Originally conceived in 1954 as an amateur event for local motoring enthusiasts, the Macau Grand Prix is today a race meeting to which the world's leading Formula 3 and touring car drivers, and road and endurance racing...
Originally conceived in 1954 as an amateur event for local motoring enthusiasts, the Macau Grand Prix is today a race meeting to which the world's leading Formula 3 and touring car drivers, and road and endurance racing motorcycle riders, vie for entries. Each November more than 200 competitors as well as thousands of motor sports fans descend on the city for the world-famous international street circuit race meeting which features both car and motorcycle races.
This year the event will be held from the 13th to 16th of November.
One of the three headlines races is the Macau Formula 3 Grand Prix - the FIA Formula 3 Intercontinental Cup, which sees a field of 30 leading drivers from the various national championships compete for the unofficial world cup of Formula 3. For these young superstars of tomorrow, a win at Macau can guarantee the driver a place in a top GP2 team or, in the case of exceptional talent, an immediate invitation to move up to the pinnacle of motor racing, Formula 1.
This year Macau celebrates the 26th running of its Formula 3 Grand Prix, the first of which was won by the late Ayrton Senna in 1983. His win put the Grand Prix firmly on the worldwide motor racing map. Multiple F1 World Champion Michael Schumacher quickly established himself as the hottest property in F1 after his win in 1990, while David Coulthard's victory the following year brought him to the attention of the F1 fraternity. More recently, 1999 runner-up Jenson Button jumped from the Macau podium straight to Formula 1, as did 2001 winner Takuma Sato, and Robert Kubica took the fast track to F1 as a result of his podium finish at Macau in 2005. Arguably the fastest rising racing star in recent motorsport history, Lewis Hamilton, raced at Macau twice, winning the qualification race in 2004.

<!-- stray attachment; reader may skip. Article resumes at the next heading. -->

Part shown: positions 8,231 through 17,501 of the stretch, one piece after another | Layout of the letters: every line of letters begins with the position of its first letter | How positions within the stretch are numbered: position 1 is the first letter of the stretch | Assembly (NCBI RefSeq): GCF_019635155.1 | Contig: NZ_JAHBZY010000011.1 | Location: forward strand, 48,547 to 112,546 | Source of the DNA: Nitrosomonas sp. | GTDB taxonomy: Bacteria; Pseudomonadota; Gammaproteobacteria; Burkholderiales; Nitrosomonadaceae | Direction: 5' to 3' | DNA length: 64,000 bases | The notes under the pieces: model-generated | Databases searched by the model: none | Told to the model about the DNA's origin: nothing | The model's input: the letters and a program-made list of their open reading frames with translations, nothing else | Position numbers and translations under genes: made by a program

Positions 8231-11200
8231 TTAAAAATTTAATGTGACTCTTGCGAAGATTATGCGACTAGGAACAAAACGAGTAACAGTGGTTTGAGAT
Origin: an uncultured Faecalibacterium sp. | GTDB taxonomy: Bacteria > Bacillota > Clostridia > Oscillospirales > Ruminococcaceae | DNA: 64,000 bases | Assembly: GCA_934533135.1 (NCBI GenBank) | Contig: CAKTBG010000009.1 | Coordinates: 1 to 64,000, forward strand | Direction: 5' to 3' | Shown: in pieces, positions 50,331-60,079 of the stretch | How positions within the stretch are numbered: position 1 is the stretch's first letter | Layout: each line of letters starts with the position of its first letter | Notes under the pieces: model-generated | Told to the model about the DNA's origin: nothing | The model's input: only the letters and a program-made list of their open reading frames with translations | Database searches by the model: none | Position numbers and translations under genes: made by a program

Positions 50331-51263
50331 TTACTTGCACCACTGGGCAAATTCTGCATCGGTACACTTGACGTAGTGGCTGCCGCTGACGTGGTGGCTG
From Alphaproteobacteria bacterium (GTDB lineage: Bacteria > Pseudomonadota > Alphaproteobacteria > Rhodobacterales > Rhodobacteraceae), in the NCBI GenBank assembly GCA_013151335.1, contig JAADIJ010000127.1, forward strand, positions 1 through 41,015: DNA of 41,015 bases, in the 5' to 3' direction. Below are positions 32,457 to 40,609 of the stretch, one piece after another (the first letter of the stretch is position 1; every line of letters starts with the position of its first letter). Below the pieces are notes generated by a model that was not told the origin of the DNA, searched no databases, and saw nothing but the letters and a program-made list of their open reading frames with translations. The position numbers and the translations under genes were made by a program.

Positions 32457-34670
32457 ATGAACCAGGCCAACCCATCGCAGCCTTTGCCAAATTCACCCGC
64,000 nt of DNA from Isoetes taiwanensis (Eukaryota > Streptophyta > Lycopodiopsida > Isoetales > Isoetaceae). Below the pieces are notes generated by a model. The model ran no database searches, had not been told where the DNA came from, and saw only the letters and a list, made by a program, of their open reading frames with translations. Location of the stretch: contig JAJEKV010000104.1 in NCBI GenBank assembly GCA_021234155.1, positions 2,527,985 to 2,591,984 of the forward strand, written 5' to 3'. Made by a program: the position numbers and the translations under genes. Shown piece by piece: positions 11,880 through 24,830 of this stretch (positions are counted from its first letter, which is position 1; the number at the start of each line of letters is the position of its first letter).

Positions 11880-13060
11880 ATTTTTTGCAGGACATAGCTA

In 2007, the Macau Grand Prix once again staged the final - and deciding - rounds of the FIA World Touring Car Championship. After the spectacular Macau season climax, which saw Andy Priaulx crowned as World Champion for the third consecutive year, the series once again returns to Macau and the 2008 title-winner will be decided on the Guia Circuit.
Having celebrated its 41st anniversary last year, the unique Macau Motorcycle Grand Prix has become known as one of the world's leading road racing events. Often mentioned along with other famous road races such as the Isle of Man TT and the North West 200, Macau boasts a truly international field and the Guia Circuit has become known in motorcycle circles as arguably the most demanding in the world.
In spite of its growth as an event of international standing, Macau has not forgotten its roots and there is a full compliment of support races to cater for the strong interest in motor sport from local enthusiasts.
THE GUIA CIRCUIT
Length: 3.8 miles (6.2 km) Minimum width: 22.8 feet (7 m)
Characteristics: A street circuit with an exhilarating combination of long, fast straights and sharply twisting corners. It is recognised as one of the most demanding circuits in the world.
Formula 3 Lap Record: 2:11.744 (Marko Asmer, 2007 / Dallara Mercedes-HWA)
Motorcycle Lap Record: 2:26.096 (John McGuinness, 2007 / Honda 1000cc)
FIA World Touring Car Championship Lap Record: 2:32.517 (Gabriele Tarquini, 2007 / SEAT Leon TDI)
Guia Race Lap Record (pre-2005): 2:29.536 (Steve Soper, 1997/BMW 320i)
Number of races: 8 (6 car/2 motorcycle)
Number of competitors: 281
-credit: macau grand prix committee